"Let me get philosophical for a minute. In a human world, life is made interesting by serendipity," Yellin told me. "The more complexity you add to a machine world, you're adding serendipity that you couldn't imagine. Perry Mason is going to happen. These ghosts in the machine are always going to be a by-product of the complexity. And sometimes we call it a bug and sometimes we call it a feature."
Todd Yellen, Vice President of Product Innovation at Netflix, quoted here.
""What stunned Quoc V. Le is that the software has learned to pick out features in things like paper shredders that people can't easily spot – you've seen one shredder, you've seen them all, practically. But not so for Google's monster.
Learning "how to engineer features to recognize that that's a shredder – that's very complicated," he explained. "I spent a lot of thoughts on it and couldn't do it."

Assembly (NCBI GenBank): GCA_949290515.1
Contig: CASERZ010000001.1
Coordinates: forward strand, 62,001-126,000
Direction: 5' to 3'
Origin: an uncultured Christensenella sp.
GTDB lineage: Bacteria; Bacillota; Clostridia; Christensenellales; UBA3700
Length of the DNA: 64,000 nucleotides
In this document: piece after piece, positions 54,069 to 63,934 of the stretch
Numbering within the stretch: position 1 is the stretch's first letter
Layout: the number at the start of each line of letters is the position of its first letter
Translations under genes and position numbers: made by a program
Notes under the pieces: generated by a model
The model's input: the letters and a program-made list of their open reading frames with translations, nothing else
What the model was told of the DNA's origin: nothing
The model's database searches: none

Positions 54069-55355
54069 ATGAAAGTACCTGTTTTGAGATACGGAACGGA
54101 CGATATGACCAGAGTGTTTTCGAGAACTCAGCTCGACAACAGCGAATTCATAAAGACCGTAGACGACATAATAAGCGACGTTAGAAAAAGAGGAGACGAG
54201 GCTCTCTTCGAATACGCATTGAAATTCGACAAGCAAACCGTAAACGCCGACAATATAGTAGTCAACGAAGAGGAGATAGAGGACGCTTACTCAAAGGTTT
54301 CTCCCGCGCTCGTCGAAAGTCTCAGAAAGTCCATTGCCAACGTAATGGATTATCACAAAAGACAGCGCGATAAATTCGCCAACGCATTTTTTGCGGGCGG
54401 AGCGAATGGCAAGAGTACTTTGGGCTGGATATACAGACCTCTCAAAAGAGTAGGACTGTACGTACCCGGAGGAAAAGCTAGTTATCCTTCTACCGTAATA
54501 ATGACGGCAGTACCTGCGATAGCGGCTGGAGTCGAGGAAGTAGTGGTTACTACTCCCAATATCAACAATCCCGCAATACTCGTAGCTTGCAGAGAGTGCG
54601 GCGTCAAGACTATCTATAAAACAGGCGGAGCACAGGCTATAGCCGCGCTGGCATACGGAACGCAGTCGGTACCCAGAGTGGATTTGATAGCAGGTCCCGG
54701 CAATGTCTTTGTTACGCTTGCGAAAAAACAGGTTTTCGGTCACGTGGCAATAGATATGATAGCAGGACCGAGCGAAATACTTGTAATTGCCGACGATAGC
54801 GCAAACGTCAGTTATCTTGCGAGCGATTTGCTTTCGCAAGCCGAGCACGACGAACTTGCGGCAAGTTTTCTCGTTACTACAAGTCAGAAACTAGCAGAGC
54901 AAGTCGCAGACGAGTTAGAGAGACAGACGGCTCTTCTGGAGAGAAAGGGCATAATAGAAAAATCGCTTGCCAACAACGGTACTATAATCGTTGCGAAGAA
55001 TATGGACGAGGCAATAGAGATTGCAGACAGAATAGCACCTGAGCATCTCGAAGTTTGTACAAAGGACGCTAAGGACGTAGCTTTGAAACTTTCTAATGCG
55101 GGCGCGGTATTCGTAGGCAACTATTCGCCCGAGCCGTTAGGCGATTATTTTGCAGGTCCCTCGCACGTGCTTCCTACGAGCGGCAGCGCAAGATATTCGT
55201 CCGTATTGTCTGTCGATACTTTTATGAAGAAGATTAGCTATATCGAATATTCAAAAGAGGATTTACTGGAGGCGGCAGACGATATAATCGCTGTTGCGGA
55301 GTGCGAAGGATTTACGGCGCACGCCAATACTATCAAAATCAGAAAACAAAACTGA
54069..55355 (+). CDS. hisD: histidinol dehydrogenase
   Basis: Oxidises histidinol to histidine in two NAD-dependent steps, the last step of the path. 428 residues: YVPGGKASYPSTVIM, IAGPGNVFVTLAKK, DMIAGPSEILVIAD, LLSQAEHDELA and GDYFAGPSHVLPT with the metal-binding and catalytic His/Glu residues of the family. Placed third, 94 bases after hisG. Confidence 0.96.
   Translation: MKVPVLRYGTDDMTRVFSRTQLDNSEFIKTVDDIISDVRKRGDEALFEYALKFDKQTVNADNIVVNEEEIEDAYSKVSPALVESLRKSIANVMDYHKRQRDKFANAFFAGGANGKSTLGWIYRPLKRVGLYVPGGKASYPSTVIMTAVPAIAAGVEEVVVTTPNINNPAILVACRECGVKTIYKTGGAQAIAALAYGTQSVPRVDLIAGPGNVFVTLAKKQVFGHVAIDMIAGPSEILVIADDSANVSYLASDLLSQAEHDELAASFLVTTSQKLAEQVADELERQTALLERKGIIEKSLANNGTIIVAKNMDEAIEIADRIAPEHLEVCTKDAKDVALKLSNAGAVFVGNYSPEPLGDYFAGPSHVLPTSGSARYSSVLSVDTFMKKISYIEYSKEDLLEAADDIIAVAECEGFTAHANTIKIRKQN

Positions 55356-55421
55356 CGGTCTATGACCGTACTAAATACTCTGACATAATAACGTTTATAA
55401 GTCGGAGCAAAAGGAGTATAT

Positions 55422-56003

Many of Quoc's pals had trouble identifying paper shredders when he showed them pictures of the machines, he said. The computer system has a greater success rate, and he isn't quite sure how he could write program to do this.
At this point in the presentation another Googler who was sitting next to our humble El Reg hack burst out laughing, gasping: "Wow.""
Jack Clark commenting on Google's deep learning systems for The Register.
Two articles, both dealing with the peculiarities of algorithms that their human creators can no longer understand.
Pair with All Watched Over by Machines of Loving Grace.